This post addresses the use of database-centric architectures in large-scale enterprise GIS environments.  This is contrasted with the geo-centric architecture described in the previous blog post.  In the geo-centric architecture, the GIS vendor’s software is tightly coupled to the GIS database and is directly involved in managing the flow of information in and out of the database.  The database-centric architecture makes a shift to having the database management system be responsible for the GIS data.

 

Key elements of a database-centric architecture are as follows:

  • First, the database is the source of truth for spatial information in the organization, rather than the GIS vendor’s application database
  • The database is typically a spatially enabled relational database, e.g Oracle Spatial / Locator, SQL Server Spatial or PostGIS
  • The spatial database environment takes on an added role in managing the spatial data to address capabilities such as:
    • Long transactions
    • Conflict resolution
    • Metadata management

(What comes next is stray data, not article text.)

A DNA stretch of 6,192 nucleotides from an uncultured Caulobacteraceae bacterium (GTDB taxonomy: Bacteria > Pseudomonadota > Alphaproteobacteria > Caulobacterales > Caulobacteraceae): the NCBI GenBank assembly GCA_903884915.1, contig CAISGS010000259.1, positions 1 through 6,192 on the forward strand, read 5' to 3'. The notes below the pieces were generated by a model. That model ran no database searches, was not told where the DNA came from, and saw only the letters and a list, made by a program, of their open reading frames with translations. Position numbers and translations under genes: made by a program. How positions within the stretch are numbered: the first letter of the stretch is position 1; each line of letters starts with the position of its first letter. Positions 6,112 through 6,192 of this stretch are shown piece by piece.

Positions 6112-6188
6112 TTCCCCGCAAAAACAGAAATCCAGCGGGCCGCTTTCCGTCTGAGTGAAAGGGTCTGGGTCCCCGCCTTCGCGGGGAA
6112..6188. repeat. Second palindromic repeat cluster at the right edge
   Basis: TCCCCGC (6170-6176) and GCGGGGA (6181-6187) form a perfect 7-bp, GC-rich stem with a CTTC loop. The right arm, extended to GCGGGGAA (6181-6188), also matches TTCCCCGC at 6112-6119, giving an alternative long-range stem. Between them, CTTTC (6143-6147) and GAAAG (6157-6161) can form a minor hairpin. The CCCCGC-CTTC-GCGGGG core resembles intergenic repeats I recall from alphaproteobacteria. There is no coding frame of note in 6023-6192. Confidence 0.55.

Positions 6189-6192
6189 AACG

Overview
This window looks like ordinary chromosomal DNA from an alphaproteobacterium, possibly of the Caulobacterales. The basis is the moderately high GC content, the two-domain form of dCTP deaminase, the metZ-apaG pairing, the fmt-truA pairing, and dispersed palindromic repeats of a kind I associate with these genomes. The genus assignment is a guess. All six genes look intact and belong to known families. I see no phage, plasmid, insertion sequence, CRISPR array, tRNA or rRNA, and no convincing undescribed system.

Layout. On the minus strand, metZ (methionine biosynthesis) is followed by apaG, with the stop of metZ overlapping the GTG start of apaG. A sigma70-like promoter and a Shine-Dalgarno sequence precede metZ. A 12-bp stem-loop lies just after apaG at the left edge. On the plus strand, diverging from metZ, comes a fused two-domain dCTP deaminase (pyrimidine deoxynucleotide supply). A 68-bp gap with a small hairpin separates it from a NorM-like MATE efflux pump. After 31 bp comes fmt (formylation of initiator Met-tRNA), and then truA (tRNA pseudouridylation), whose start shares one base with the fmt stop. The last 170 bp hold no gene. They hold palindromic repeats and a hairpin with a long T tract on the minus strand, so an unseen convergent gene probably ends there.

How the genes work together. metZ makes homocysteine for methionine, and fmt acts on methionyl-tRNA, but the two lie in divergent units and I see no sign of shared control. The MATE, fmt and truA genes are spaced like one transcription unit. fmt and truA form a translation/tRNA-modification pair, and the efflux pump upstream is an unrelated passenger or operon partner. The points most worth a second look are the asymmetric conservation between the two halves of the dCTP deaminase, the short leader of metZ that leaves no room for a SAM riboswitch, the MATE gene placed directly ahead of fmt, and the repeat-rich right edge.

• Synchronization services
    • Additional spatial capabilities, such as network modeling
  • The interface between the spatial data base and the GIS application database can be via specific integration, or more commonly, via the use of spatially-enabled ETL (Extract-Transform-Load) product technology

Spatial Data MGMT

A context diagram of the database-centric architecture is shown in the above diagram.

The use of an enterprise spatial database enables a multi-vendor GIS architecture.  This can offer some significant advantages to large scale users of geospatial technologies including elimination of redundant data entry, reduction in custom applications and a long term reduction in support and development costs.